Edgar Degas was a famous French painter and sculptor from the mid-to-late 1800s who took realistic snapshots of everyday life and put them to canvas. This innovator created more than 300 hidden, lesser-known works seeing the light of day for the first time in 50 years. While known for his oil paintings, Degas helped take a different art style to new heights starting in the 1870s.
Enter the Monotype
That unique style, called monotyping, caught the attention of the Museum of Modern Art in New York. Around 120 of Degas's monotypes are part of a once-in-a-lifetime exhibition at the museum as a commemoration of 100th anniversary of the artist's death. Monotypes are metal plates used for making prints. Instead of affixing colors to the paper, Degas placed paints, ink and colors directly on the metal plates before the paper pressed against it in a machine. The effect creates one print, hence the word “monotype,” and then the paint dries on the paper.
However, Degas didn't stop with just one print. He then made a second print directly from the first one by placing one sheet of paper over the original. Degas then ran the plate through the press again to make a third print, albeit this one had less color and paint as compared to the first one. The artist created one final pass with the plate that he used as a background for another piece. Instead of one print from a monotype, Degas invented a method to create four prints out of one color scheme.
Preparing for the Exhibition
To prepare for the unique display of Degas monotypes, curators got a first-hand look at how the process works. Three employees of the museum rolled up their sleeves and figured out how to make their own monotypes at a New York printing press. The museum staff got an in-depth course on how the master achieved his high art on simple pieces of paper.
The curators learned that Degas did several things to the paint on the plate to achieve various visual effects that translated to paper. Degas may have drizzled ink on the plate to create fuzzy textures that depicted floors in his monotypes. Degas also wiped ink from certain areas of the plate to lighten the print, create contrast and add a three-dimensional look to the paper. He created lines within the ink by using the back end of a paintbrush instead of the bristles.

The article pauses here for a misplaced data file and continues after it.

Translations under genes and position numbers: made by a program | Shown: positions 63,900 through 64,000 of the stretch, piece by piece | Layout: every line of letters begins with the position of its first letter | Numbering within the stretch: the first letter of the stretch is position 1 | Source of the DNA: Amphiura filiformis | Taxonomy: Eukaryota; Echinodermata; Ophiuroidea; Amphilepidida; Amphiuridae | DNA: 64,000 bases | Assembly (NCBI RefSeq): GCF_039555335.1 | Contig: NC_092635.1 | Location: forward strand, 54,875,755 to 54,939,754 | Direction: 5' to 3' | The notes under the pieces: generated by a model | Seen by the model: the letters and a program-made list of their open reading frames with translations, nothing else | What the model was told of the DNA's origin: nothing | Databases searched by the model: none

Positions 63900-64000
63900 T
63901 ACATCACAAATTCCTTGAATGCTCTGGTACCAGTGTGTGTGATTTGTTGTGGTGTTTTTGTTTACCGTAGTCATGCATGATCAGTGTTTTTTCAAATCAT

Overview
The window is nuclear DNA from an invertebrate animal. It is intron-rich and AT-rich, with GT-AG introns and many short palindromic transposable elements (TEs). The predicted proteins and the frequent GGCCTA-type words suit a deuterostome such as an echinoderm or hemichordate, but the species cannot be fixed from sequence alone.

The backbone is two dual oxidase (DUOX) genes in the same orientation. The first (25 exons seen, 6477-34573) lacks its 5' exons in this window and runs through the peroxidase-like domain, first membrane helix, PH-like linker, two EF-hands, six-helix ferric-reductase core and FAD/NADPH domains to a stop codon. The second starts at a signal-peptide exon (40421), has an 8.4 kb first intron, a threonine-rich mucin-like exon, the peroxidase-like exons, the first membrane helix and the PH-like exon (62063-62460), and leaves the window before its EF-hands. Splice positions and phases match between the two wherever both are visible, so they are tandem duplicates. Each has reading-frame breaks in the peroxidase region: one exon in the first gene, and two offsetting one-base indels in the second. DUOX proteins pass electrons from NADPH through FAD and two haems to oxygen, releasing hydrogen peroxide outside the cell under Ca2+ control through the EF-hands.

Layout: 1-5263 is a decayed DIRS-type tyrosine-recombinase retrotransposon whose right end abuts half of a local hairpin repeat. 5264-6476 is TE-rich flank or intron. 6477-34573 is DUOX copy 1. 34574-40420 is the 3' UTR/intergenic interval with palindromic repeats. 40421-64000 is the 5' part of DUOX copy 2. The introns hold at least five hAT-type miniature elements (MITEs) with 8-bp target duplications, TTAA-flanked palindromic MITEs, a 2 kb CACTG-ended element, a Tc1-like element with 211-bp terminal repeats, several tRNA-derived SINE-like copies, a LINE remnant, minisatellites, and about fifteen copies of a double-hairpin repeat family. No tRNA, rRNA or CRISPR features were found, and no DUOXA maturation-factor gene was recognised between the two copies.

People with a keen eye can even see the master's palm print and fingerprints on some monotypes. The artist intentionally made those fingerprints as part of his technique. After spending an afternoon with a master printmaker, the employees of the museum realized that Degas's brilliance truly developed over decades of prints. That development shows in the exhibition's layout.
Chronicling the Master Monotypist
The exhibit takes viewers from Degas's early experiments with black-and-white prints in the 1850s all the way through the 1890s when he used oil paints instead of ink. At the end of Degas's career, he was able to make it appear as if ballerinas twirl on a dance floor or bathers twist in the water. Some of his most beautiful monotypes start as a dim layer of paint underneath, followed by pastels or charcoal on top of the original ink. Other monotypes used canvas and oil paints on top of paper to create even more textures and tricks of light.
Degas's techniques led to a revolution in printmaking at the start of the 20th century. Prints would never be the same after Degas created his masterpieces, and he invented new techniques that influenced printmakers and artists for generations after his death.In the age of digital printing from computers during the 21st century, fans can appreciate the painstaking work displayed in traditional printmaking techniques of the master Degas. He didn't have a computer screen from which he could choose 6,400 different hues, yet he was able to create beautiful prints from scratch. See how much this oil painting from another modern master is worth.